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This Dad Discovered An Amazing Parenting Cheat Code Thanks To Mr. Rogers

“It’s like magic.”

This dad began to embody the demeanor and mannerisms of legendary kids show host, Mr. Fred Rogers, a...
@wholeparent / TikTok, Fotos International/Archive Photos/Getty Images

One dad on TikTok wanted to put some science to the test after reading an interesting study about screen time and kids. Parenting educator Jon Fogel (@wholeparent) noted in his now-viral TikTok that when he began to embody the demeanor and mannerisms of legendary kids show host Mr. Fred Rogers, he noticed that his kids were calmer and more well-mannered, just as the study suggested.

“I recently came across this study about the effects of TV on kids, and specifically the effects of Mr. Rogers on kids, and how kids who watched Mister Rogers’ Neighborhood, for whatever reason, seemed to be more patient, more calm, just more, like, emotionally attuned,” he began.

He noted that his kids are waking up around 5:30 a.m. every morning and “bouncing off the walls.” He wanted to try a new tactic to see if he could create a calmer morning atmosphere.

“I am just going to act. I’m going to pretend to be Mr. Rogers. I’m going to speak like Mr. Rogers, like super slow-paced ... I’m just going to be Mr. Rogers in the morning and see what happens to my kids,” he said.

Mister Rogers’ Neighborhood was a slow-paced, calming, and educational PBS program. Hosted by Fred Rogers during the show’s run from 1968 to 2001, the preschool program was a cultural phenomenon that took a different approach to child education with calming voices and real-life glimpses into careers, other countries, and everyday people.

According to Fogel, channeling national treasure Fred Rogers worked like a charm.

“I kid you not. My kids were usually bouncing off the walls in the morning. They were, like, usually tearing up the house and, like, going crazy. They were just, like, sitting with me, calmly and patiently playing Lego. And all it took was me just acting like Mr. Rogers. I was just, like, calm and slow and just asking questions,” he explained.

“These children were just sitting around in a circle, attentively attuned to my every word. It’s like magic,” he said after doing an impression of Mr. Roger’s calming and serene voice.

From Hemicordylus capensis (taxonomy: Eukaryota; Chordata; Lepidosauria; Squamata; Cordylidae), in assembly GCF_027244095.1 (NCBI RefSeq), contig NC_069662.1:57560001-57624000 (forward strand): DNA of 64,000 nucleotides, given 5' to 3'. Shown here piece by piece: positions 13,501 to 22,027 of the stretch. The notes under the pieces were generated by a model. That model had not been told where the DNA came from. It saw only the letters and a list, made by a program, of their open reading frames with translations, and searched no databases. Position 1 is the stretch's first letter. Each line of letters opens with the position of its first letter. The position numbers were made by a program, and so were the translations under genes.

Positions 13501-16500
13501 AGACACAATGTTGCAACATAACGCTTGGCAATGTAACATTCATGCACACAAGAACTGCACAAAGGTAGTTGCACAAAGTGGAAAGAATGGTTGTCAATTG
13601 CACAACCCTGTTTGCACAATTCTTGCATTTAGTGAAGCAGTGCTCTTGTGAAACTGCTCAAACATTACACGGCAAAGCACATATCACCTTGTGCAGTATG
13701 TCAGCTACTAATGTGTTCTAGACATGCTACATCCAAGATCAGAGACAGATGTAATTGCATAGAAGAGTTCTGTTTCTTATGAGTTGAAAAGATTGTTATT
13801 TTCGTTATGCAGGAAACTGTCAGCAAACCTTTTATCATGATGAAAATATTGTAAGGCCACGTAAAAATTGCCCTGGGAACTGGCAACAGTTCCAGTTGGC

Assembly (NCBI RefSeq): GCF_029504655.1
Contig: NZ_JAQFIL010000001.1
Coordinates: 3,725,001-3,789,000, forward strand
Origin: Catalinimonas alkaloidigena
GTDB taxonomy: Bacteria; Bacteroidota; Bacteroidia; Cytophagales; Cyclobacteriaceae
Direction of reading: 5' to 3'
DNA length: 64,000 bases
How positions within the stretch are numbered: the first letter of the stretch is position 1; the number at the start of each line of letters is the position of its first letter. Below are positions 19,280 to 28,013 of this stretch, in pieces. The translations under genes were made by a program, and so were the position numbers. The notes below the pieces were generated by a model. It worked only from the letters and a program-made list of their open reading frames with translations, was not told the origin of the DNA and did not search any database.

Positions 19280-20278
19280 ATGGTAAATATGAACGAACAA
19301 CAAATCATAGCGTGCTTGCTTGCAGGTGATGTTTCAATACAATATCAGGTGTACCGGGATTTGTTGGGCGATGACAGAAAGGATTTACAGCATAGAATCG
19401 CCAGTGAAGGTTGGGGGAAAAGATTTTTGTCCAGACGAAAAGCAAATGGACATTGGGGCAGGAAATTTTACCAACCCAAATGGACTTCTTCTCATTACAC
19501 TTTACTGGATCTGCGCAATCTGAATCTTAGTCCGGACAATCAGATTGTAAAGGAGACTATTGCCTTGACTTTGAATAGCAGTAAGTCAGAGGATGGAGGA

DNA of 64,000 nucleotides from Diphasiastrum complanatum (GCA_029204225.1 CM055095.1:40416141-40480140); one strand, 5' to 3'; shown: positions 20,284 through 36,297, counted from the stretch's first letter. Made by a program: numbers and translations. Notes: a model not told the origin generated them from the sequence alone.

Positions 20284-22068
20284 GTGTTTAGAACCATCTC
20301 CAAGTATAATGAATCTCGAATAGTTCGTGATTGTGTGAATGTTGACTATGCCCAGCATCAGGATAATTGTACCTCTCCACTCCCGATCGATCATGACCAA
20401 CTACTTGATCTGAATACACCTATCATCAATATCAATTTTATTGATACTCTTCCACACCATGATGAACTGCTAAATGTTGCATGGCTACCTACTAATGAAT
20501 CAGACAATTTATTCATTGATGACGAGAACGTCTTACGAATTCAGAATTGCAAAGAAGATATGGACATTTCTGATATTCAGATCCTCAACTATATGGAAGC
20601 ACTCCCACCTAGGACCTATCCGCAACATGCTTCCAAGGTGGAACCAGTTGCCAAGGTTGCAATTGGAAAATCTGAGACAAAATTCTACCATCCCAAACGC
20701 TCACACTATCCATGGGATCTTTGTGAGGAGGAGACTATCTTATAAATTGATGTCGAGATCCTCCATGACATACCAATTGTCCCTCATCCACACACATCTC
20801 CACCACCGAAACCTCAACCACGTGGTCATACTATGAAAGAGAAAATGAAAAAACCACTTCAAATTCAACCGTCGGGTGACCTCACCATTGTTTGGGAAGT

After Fogel’s video went viral, several users agreed that they just don’t make kid’s television like they used to, praising Mister Rogers for being such a standout kids’ show. Others pointed out that Fred Rogers’ rules for talking to kids should be implemented by all parents.

“Maybe Mr rogers doesn’t move slow, the world has just been speeding up around him too much,” one user said.

“The impact being calm and respectful toward tiny humans is amazing. They’re spongy mirrors. They absorb our energy and reflect it back at us,” another noted.

“Calm and slow, open and non-judgmental, you invite them to share their thoughts with you, they’re happy that you’re listening and paying attention to them,” another said.

Fogel tells Scary Mommy that he’s gotten his kids to sit down and watch actual episodes of Mister Rogers’ Neighborhood, and it’s been a hit! When watching the program, he and his wife noticed a difference.

“We’ve tried out Mister Rogers’ Neighborhood on both my older 7-year-old and my younger 2- and 3-year-old. It definitely holds the younger kids’ attention much better than my 7-year-old, but he’s also been conditioned to watch faster-paced shows. It’s amazing, though, especially with my 2-year-old, how ‘locked-in’ he gets.

“Kids absolutely get conditioned to the pace of media they watch. Cocomelon and other ‘fast cut’ shows, condition kids to expect that level of pace. Similarly, if you limit your kid’s exposure to shows like ‘the neighborhood,’ they’ll become conditioned to that pace,” he says.

Since instilling the new “parenting cheat code,” Fogel still brings his Fred Rogers impression out every now and then.

“I actually utilize this ‘hack’ regularly. I use this not only in my own parenting but in working with kids who aren’t my kids. It works incredibly well in many circumstances due to children’s tendency to engage unconsciously in ‘limbic resonance’ or ‘mood matching,’” he explains.

Mood matching is basically when you’re a hot mess, your kid is going to be a hot mess and vice versa.

Fogel continues, “The other aspect is that most of our communication with kids at ‘adult speeds’ tends to outpace their cognitive development. When we slow down to ‘mind-numbing’ Fred Rogers speeds, the result is that we actually communicate at a pace that can hold their attention rather than overwhelming them.”

Fogel wants parents to know that an experiment like this really just shows how much kids mirror the important adults in their lives. They observe our energy and then, usually, they match it — for better or for worse.

“As I talk about a lot in my upcoming parenting book, observational learning is one of, if not the main, way kids learn. If we approach kids slowly and deliberately, validating their inner world with compassion, empathy, and curiosity, then they will mirror that back to us,” he says.

“If we instead approach them at the breakneck pace of our modern world, they will mirror that. It’s no wonder kids today seem to have an obsession with screens and being constantly stimulated and entertained... so are most adults.”